The author is an attorney admitted to practice in Mexico, New York and New Jersey. He is the founder of the law firm of Coufal Abogados in Guadalajara, Mexico. This article was delivered as a presentation at the October 1994 International Commercial Colloquium and Seminar held in San Francisco.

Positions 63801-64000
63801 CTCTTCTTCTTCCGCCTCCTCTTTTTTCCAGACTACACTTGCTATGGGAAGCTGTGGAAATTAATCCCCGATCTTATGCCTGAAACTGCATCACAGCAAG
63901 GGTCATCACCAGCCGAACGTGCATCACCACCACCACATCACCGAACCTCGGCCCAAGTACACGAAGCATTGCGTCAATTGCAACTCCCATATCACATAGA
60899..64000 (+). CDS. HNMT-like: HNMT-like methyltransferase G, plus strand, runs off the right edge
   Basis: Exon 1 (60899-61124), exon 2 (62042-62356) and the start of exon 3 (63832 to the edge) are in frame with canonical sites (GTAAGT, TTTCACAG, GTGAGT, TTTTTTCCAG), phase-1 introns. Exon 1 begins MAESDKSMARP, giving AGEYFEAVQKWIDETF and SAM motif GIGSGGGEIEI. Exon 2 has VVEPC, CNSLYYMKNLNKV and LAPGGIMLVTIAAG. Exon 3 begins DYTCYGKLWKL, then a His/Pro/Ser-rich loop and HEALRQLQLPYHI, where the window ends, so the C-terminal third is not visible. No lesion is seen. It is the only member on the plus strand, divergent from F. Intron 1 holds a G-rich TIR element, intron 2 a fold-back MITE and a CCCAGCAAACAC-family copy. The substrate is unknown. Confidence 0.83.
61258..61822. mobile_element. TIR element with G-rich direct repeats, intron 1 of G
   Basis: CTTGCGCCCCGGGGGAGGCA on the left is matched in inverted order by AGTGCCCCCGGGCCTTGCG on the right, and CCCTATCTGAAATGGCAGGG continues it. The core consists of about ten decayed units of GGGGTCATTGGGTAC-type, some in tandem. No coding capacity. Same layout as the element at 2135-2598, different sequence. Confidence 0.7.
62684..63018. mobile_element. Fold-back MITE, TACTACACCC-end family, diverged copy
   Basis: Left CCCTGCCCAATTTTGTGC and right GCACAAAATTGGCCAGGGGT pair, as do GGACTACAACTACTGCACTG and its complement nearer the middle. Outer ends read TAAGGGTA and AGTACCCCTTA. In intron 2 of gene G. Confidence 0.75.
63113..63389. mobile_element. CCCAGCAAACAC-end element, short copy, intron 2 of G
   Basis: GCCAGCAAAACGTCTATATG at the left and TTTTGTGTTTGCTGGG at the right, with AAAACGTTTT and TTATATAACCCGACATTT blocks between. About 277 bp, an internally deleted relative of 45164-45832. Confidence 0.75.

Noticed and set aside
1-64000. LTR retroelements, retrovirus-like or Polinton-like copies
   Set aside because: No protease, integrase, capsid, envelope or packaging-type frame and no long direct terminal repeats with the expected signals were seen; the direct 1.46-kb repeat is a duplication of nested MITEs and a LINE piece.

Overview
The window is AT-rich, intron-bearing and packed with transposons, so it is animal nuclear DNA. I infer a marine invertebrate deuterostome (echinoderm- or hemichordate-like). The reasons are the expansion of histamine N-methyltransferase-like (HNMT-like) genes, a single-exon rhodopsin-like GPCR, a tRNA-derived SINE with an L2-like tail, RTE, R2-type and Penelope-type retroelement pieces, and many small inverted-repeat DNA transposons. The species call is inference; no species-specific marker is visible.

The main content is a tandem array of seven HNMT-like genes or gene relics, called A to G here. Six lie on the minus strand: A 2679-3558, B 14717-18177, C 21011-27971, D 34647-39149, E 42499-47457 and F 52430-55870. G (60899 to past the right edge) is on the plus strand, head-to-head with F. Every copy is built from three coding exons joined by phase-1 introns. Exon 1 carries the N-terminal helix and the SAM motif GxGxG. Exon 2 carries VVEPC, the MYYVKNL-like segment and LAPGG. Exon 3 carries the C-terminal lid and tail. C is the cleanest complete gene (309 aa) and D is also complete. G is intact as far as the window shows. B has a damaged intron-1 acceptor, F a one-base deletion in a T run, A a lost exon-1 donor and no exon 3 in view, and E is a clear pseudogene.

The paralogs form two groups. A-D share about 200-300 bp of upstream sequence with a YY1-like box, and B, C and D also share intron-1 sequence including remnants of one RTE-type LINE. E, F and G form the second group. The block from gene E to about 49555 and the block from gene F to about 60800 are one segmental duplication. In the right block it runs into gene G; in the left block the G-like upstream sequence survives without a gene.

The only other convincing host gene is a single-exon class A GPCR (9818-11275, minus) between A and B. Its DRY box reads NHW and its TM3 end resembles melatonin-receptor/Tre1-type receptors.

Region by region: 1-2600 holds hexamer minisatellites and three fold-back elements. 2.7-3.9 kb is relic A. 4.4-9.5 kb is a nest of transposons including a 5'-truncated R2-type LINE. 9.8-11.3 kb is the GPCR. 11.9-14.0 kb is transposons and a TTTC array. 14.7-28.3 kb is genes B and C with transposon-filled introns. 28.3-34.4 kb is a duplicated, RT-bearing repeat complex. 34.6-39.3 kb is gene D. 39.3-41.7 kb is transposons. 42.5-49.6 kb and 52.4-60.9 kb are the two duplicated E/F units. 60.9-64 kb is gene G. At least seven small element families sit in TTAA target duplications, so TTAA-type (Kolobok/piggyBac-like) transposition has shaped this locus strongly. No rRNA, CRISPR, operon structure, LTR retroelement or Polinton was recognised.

The Mexican judicial system suffers from many of the same chronic maladies that plague the U.S. system: crowded dockets, politicization in the appointment and confirmation of judges, inadequate compensation of judges and an arcane court administration. Just as abuse of the pre-trial discovery process has caused a crisis of confidence in the U.S. courts, abuse of the writ of amparo to postpone final judgment has shaken confidence in the Mexican courts.1 The resolution of disputes through the courts is a lengthy, costly and unpredictable process. Justice often seems fleeting on either side of the Rio Grande.